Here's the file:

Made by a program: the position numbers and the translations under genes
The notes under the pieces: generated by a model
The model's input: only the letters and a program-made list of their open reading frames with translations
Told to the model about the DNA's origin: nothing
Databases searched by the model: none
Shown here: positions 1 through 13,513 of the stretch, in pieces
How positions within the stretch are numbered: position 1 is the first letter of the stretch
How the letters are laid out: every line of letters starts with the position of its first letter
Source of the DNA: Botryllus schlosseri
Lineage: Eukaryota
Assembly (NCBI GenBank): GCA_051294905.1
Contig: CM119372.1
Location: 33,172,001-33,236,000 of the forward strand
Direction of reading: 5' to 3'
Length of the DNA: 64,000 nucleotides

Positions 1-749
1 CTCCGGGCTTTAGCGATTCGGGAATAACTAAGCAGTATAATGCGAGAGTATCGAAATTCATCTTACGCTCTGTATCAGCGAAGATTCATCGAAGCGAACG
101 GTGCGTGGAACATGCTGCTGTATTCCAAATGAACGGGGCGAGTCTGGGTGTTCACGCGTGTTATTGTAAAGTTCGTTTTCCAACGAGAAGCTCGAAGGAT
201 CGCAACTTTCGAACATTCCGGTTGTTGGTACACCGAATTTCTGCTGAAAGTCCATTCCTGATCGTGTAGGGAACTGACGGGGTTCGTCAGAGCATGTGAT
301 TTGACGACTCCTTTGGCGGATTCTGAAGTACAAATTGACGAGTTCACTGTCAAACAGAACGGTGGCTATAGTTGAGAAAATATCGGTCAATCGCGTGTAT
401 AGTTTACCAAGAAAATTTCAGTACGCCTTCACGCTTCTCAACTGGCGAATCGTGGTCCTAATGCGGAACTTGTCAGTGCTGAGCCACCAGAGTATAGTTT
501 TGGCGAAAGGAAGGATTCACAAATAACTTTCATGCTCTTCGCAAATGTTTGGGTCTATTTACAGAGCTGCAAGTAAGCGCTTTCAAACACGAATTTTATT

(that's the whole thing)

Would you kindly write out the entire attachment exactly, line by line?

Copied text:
Made by a program: the position numbers and the translations under genes
The notes under the pieces: generated by a model
The model's input: only the letters and a program-made list of their open reading frames with translations
Told to the model about the DNA's origin: nothing
Databases searched by the model: none
Shown here: positions 1 through 13,513 of the stretch, in pieces
How positions within the stretch are numbered: position 1 is the first letter of the stretch
How the letters are laid out: every line of letters starts with the position of its first letter
Source of the DNA: Botryllus schlosseri
Lineage: Eukaryota
Assembly (NCBI GenBank): GCA_051294905.1
Contig: CM119372.1
Location: 33,172,001-33,236,000 of the forward strand
Direction of reading: 5' to 3'
Length of the DNA: 64,000 nucleotides

Positions 1-749
1 CTCCGGGCTTTAGCGATTCGGGAATAACTAAGCAGTATAATGCGAGAGTATCGAAATTCATCTTACGCTCTGTATCAGCGAAGATTCATCGAAGCGAACG
101 GTGCGTGGAACATGCTGCTGTATTCCAAATGAACGGGGCGAGTCTGGGTGTTCACGCGTGTTATTGTAAAGTTCGTTTTCCAACGAGAAGCTCGAAGGAT
201 CGCAACTTTCGAACATTCCGGTTGTTGGTACACCGAATTTCTGCTGAAAGTCCATTCCTGATCGTGTAGGGAACTGACGGGGTTCGTCAGAGCATGTGAT
301 TTGACGACTCCTTTGGCGGATTCTGAAGTACAAATTGACGAGTTCACTGTCAAACAGAACGGTGGCTATAGTTGAGAAAATATCGGTCAATCGCGTGTAT
401 AGTTTACCAAGAAAATTTCAGTACGCCTTCACGCTTCTCAACTGGCGAATCGTGGTCCTAATGCGGAACTTGTCAGTGCTGAGCCACCAGAGTATAGTTT
501 TGGCGAAAGGAAGGATTCACAAATAACTTTCATGCTCTTCGCAAATGTTTGGGTCTATTTACAGAGCTGCAAGTAAGCGCTTTCAAACACGAATTTTATT